Millions tuned in to watch extreme athlete Felix Baumgartner jump from a capsule 24 miles above Earth on Sunday. The Austrian-born Baumgartner succeeded in breaking the speed of sound as well as setting the record for the highest jump and fastest free-fall ever as a member of the Red Bull Stratos team.
Baumgartner was raised into New Mexico skies in an 11-by-8-foot fiberglass and acrylic pressurized capsule carried by a 55-story helium balloon made of fabric thinner than a Ziploc bag. At times the jellyfish-like balloon reached speeds of up to 120 mph.
During the ascent, the capsule, designed to maintain an even 55 degrees Fahrenheit in temperatures as low as -91.8 F (-67.8 C) kept Baumgartner warm, although a heater in his helmet faceplate wasn’t working properly, causing his visor to become fogged. Regardless, Baumgartner pressed on with the mission.
After going through an extensive checklist, Baumgartner released his seatbelt, disconnected his oxygen hoses and shuffled forward onto a tiny platform to get ready for the jump.
The scene was surreal as both Baumgartner and online viewers looked down on Earth, the only sound was Baumgartner’s breathing and his final words before stepping off the ledge: “I’m coming home.”
The jump was filmed by cameras on the ground as well as high-definition cameras attached to the capsule and Baumgartner’s pressure suit. The inflight cameras were especially equipped with filters to block out the sun’s rays and designed to withstand severe heat and cold. They were also able to operate at supersonic speeds and at any orientation (upside-down, sideways).
Baumgartner spent four minutes and 20 seconds in free-fall, reaching speeds of 833 mph before his parachute deployed. But after making a near-perfect exit from the capsule Baumgartner went into a sudden flat spin, which can cause a loss of consciousness if prolonged.
“There was a moment in time when I really thought I was in trouble,” Baumgartner said at a post-jump press conference. “I have a manual push button where I can release a drogue chute and it pulls me out of the spin, but I knew if I pushed this button the thing [breaking the supersonic record] is all over.”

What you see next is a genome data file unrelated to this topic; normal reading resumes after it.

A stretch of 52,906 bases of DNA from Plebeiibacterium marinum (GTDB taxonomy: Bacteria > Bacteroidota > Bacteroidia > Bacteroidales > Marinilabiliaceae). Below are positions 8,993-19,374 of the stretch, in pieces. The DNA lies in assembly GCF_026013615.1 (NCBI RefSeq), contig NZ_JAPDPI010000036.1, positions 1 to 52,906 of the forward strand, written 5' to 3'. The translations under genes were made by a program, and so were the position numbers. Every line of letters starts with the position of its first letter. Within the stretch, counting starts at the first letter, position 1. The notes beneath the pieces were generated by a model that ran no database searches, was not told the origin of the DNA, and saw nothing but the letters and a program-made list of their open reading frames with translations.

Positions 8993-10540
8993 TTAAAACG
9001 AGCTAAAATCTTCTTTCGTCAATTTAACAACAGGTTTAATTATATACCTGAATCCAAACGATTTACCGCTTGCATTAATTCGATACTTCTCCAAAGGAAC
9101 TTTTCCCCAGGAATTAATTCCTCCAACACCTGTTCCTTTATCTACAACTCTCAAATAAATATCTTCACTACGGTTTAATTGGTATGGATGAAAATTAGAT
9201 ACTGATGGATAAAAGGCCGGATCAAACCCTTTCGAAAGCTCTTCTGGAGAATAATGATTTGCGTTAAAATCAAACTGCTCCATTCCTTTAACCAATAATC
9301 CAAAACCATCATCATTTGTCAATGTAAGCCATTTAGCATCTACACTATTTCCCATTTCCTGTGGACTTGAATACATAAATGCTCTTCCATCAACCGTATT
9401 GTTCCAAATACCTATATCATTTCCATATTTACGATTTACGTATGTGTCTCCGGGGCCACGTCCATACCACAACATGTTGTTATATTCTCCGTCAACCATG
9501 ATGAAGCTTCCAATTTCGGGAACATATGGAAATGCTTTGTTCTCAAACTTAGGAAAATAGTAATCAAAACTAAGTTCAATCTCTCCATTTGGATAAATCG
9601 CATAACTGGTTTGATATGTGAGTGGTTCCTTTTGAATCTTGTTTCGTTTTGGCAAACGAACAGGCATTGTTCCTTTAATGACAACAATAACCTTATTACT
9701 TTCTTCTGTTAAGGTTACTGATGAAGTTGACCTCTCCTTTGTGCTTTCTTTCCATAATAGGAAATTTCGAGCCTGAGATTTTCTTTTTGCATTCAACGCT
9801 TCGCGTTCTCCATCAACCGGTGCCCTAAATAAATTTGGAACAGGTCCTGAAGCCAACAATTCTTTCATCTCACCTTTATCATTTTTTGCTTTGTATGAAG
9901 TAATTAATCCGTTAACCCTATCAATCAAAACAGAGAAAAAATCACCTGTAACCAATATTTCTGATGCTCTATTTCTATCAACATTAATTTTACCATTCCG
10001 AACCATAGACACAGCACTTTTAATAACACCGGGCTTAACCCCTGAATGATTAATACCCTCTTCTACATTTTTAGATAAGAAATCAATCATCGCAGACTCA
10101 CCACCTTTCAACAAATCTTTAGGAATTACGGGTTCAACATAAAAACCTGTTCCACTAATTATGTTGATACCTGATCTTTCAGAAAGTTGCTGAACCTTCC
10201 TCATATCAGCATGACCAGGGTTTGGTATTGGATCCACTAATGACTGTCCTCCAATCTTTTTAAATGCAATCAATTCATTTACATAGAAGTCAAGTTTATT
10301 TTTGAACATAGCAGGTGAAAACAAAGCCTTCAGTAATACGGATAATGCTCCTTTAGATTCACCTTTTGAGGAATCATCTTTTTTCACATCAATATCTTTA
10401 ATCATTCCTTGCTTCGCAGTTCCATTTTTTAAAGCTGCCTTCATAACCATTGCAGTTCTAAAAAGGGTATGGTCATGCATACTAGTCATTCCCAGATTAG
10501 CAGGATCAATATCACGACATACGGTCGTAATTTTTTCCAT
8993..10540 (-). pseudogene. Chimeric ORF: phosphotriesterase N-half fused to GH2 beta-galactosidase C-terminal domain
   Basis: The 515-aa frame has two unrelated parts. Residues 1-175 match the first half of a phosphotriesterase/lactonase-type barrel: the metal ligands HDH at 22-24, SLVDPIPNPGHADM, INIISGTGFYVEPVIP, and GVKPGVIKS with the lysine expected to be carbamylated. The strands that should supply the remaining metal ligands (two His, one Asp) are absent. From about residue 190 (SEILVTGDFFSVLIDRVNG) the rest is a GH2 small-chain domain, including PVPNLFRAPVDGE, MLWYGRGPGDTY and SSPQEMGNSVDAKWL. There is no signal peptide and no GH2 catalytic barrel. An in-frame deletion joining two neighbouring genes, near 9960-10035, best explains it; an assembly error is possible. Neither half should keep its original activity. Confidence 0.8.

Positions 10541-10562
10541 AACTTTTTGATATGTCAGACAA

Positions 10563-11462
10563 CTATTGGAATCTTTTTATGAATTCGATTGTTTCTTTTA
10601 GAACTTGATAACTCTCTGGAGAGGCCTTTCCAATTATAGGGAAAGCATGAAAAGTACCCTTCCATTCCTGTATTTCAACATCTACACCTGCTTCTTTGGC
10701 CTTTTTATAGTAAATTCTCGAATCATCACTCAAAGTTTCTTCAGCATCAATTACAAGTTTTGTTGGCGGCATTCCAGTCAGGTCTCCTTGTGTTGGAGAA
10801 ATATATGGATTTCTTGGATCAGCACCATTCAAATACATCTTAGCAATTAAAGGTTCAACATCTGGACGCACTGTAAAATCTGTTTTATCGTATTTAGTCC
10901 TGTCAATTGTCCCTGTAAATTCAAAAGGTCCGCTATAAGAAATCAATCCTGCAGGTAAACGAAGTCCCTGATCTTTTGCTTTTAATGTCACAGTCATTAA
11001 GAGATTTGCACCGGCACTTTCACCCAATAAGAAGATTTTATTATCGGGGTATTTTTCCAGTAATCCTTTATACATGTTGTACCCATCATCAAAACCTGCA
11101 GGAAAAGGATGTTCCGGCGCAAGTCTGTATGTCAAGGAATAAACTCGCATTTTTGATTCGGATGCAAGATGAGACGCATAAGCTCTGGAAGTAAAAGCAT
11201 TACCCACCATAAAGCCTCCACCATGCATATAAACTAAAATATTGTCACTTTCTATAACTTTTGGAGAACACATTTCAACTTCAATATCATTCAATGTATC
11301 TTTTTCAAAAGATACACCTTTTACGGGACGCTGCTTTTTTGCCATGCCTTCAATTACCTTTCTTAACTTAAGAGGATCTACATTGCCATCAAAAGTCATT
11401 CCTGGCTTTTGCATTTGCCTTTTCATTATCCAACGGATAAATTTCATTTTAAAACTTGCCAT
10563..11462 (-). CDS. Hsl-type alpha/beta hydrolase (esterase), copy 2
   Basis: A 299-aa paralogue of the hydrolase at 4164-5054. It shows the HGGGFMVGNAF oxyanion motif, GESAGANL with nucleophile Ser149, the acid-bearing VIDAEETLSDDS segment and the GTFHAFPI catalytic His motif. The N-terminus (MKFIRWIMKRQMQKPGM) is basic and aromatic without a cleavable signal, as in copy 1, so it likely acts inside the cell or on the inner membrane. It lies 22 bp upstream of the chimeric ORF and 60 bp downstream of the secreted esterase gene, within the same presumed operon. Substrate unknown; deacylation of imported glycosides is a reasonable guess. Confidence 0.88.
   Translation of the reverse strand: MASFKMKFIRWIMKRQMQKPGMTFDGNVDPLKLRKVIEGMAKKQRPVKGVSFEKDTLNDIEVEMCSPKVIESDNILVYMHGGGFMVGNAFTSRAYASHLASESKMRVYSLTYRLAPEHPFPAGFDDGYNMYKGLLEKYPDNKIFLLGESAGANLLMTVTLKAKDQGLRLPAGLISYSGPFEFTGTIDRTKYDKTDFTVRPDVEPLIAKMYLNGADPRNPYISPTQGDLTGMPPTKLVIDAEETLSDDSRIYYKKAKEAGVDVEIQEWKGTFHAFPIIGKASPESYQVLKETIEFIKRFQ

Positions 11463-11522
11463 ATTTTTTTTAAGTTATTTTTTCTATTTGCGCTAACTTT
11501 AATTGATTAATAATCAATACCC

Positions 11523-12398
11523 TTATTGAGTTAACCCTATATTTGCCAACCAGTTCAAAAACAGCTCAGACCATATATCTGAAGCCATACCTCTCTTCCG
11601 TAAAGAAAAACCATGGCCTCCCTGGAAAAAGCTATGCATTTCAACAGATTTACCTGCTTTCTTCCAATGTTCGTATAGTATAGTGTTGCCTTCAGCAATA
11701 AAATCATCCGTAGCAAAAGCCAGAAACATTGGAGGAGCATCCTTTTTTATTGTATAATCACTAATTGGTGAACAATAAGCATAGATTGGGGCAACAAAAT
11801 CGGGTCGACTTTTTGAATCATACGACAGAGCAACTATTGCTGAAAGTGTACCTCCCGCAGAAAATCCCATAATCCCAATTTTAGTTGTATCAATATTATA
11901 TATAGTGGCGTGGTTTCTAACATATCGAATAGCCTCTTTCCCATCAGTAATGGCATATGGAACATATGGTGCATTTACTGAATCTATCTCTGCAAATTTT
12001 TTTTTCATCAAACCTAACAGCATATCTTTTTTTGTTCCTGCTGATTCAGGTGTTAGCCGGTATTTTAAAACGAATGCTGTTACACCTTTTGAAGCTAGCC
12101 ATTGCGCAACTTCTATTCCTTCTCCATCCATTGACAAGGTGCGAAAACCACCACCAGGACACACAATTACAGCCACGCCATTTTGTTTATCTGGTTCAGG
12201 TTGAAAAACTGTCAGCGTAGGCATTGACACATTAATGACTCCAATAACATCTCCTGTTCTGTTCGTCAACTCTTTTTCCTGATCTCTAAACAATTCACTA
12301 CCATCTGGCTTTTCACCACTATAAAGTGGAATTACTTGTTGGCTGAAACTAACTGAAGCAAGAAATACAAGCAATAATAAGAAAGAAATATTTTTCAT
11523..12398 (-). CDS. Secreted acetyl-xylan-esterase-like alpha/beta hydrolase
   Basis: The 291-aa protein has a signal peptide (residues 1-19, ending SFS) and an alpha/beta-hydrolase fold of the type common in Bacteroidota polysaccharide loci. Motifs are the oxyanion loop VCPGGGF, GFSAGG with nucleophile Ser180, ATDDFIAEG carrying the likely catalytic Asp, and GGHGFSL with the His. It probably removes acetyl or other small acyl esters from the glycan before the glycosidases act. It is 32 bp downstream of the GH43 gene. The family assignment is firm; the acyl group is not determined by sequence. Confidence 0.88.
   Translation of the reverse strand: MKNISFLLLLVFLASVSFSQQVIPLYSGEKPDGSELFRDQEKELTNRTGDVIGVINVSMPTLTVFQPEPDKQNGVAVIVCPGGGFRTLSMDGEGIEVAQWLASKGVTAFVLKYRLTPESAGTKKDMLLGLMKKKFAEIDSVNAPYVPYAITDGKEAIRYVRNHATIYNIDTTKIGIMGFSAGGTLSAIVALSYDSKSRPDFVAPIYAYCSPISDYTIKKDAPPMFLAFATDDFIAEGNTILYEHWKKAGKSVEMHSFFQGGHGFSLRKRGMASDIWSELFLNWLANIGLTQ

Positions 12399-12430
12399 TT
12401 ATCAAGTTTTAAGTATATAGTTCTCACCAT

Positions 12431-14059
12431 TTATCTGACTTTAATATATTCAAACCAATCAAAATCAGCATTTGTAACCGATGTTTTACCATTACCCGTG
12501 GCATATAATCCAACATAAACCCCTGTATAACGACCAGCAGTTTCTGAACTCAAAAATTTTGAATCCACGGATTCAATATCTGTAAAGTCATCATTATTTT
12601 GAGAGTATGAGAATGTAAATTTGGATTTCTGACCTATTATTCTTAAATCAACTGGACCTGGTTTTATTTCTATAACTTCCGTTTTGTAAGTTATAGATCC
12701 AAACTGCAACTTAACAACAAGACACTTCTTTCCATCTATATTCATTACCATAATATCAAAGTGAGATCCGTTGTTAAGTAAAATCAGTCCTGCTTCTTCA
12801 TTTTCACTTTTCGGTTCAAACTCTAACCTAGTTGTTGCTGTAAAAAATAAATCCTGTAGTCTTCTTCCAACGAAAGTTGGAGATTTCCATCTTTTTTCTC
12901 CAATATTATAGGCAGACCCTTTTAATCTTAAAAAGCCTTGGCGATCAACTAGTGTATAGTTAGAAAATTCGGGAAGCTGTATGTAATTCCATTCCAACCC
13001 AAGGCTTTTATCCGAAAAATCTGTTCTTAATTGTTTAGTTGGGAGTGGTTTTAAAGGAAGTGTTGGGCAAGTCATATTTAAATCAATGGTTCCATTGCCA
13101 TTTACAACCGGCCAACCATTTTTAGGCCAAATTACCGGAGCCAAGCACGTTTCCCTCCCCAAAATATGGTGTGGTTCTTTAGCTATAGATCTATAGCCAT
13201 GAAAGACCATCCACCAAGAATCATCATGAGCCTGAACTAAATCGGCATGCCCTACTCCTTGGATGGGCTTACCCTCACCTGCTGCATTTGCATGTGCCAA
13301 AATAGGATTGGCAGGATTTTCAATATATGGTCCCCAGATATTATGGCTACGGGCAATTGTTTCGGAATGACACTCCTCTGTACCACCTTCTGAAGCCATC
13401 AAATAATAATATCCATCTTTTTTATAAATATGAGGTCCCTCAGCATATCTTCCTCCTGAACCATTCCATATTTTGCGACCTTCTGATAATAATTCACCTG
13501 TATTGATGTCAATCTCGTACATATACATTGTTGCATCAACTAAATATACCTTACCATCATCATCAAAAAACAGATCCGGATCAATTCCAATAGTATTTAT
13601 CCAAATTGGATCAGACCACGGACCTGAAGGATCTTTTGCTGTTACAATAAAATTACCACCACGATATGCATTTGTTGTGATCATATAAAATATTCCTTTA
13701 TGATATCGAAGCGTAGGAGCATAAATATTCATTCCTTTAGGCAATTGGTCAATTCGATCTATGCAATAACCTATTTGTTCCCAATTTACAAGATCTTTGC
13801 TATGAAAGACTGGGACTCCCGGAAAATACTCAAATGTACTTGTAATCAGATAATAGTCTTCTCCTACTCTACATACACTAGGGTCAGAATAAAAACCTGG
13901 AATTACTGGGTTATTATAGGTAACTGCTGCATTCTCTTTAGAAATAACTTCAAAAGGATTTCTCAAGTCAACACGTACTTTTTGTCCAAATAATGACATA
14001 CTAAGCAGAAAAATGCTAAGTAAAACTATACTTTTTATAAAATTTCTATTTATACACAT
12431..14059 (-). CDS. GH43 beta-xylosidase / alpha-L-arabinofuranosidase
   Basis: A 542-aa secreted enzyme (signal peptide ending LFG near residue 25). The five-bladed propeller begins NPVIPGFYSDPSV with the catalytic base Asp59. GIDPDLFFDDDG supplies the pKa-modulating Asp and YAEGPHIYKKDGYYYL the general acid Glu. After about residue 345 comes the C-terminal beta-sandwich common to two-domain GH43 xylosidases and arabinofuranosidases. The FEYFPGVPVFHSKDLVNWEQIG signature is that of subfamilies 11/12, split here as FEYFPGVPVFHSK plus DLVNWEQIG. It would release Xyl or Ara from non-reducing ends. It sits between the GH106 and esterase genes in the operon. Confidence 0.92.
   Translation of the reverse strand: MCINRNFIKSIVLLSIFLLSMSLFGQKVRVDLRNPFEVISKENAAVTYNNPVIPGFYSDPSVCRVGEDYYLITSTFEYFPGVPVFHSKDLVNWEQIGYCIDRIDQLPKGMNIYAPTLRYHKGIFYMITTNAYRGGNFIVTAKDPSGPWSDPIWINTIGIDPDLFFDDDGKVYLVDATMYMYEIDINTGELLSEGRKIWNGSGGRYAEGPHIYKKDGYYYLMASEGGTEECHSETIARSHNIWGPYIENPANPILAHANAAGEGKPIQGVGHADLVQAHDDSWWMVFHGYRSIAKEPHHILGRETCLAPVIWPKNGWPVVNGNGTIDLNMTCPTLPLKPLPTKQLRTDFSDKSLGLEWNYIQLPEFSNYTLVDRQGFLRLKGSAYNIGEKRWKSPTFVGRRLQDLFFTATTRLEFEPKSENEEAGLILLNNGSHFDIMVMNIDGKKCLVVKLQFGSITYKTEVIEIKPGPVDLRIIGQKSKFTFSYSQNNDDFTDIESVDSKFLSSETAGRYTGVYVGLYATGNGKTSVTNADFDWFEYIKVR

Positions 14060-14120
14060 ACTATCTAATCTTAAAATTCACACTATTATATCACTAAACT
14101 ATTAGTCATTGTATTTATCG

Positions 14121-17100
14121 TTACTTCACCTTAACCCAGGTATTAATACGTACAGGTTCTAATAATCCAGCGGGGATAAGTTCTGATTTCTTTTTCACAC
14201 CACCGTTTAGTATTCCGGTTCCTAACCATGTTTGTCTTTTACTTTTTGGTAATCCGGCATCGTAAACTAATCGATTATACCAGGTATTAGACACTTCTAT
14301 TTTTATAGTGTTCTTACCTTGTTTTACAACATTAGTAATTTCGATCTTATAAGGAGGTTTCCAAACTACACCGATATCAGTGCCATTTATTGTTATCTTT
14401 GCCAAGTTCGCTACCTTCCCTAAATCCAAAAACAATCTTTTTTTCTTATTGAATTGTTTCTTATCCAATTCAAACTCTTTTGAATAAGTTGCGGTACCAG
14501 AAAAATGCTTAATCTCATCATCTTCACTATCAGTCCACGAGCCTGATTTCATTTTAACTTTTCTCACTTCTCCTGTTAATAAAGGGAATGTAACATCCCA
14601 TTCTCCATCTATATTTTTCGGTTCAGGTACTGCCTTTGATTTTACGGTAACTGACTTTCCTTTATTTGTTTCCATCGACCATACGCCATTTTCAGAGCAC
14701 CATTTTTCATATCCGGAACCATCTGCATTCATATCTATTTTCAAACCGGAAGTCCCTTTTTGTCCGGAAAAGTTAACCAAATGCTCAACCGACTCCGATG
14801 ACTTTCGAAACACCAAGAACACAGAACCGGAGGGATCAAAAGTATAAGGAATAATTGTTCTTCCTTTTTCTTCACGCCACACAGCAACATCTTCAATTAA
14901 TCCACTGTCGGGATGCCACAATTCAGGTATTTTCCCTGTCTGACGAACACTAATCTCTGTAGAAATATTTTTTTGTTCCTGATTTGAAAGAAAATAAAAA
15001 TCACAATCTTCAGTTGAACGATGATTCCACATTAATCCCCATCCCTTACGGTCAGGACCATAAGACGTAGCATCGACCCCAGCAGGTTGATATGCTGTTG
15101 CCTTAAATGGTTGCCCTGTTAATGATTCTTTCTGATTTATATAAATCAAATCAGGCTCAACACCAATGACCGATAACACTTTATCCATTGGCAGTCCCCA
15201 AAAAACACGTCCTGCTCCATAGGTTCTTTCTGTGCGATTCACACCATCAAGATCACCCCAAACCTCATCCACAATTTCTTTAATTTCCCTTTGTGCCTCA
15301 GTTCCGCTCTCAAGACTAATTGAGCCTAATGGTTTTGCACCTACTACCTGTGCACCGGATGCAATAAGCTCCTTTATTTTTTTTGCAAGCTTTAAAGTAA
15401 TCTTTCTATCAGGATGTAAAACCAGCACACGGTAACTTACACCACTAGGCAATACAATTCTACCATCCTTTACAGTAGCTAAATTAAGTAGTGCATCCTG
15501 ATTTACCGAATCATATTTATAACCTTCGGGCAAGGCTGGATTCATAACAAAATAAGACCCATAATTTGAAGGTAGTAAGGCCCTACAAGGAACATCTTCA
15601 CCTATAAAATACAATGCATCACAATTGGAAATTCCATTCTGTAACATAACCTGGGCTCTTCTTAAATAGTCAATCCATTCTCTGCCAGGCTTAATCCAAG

Skydivers use body positions and visual cues to check their free-falls, but in an inflated pressure suit and helmet this becomes almost impossible. “The spin became so violent and it was hard to know how to get out of that spin because normally as a skydiver you get direct feedback from the air, but the suit is pressurized so it’s like swimming without touching the water.”
Eventually, Baumgartner was able to regain control and maneuver his body into the preferred head-down arrow-like “delta” position.
Pressure suit designer David Clark Company fitted Baumgartner’s suit with mirrors and added mobility to aid Baumgartner in his free-fall. The custom-made next-generation spacesuit is designed to provide protection from temperatures of +100°F to -90°F, and pressurized to prevent decompression sickness and ebullism— where the blood literally begins to boil. The pressure is maintained by a hockey- puck-sized controller inside the suit which automatically adjusts to different altitudes.
The suit has four layers – an inner layer to make it easier to get in and out of, a rubbery membrane with supersonically welded seams, a crocheted net, and finally an outer layer of fire-retardant, insulating material. The suit is the first to use Gore-Tex to wick away sweat, preventing the wearer from becoming cold.
Full-pressure spacesuits have never been qualified for the kind of controlled free-fall that Baumgartner achieved. Proof that a full-pressure suit can provide protection from such a bailout will be valuable for aerospace safety researchers.
The jump could prove especially useful to the space tourism industry according to Luke Aikins of Kapowsin Air Sports in Shelton, Washington, and skydiving consultant on the Red Bull team. Space tourism leaders are watching closely. They’re looking for answers about how people could get back to Earth if something goes wrong, Aikins told a local Washington radio station.
Baumgartner’s jump comes 65 years after Chuck Yeager broke the sound barrier at more than 30,000 feet above California’s Mojave Desert. The previous skydiving record, which stood unbroken for 52 years, was set in 1960 by U.S. Air Force Capt. Joe Kittinger when he made a jump from 102,800 feet. Kittinger served as a team advisor on the Red Bull Stratos mission.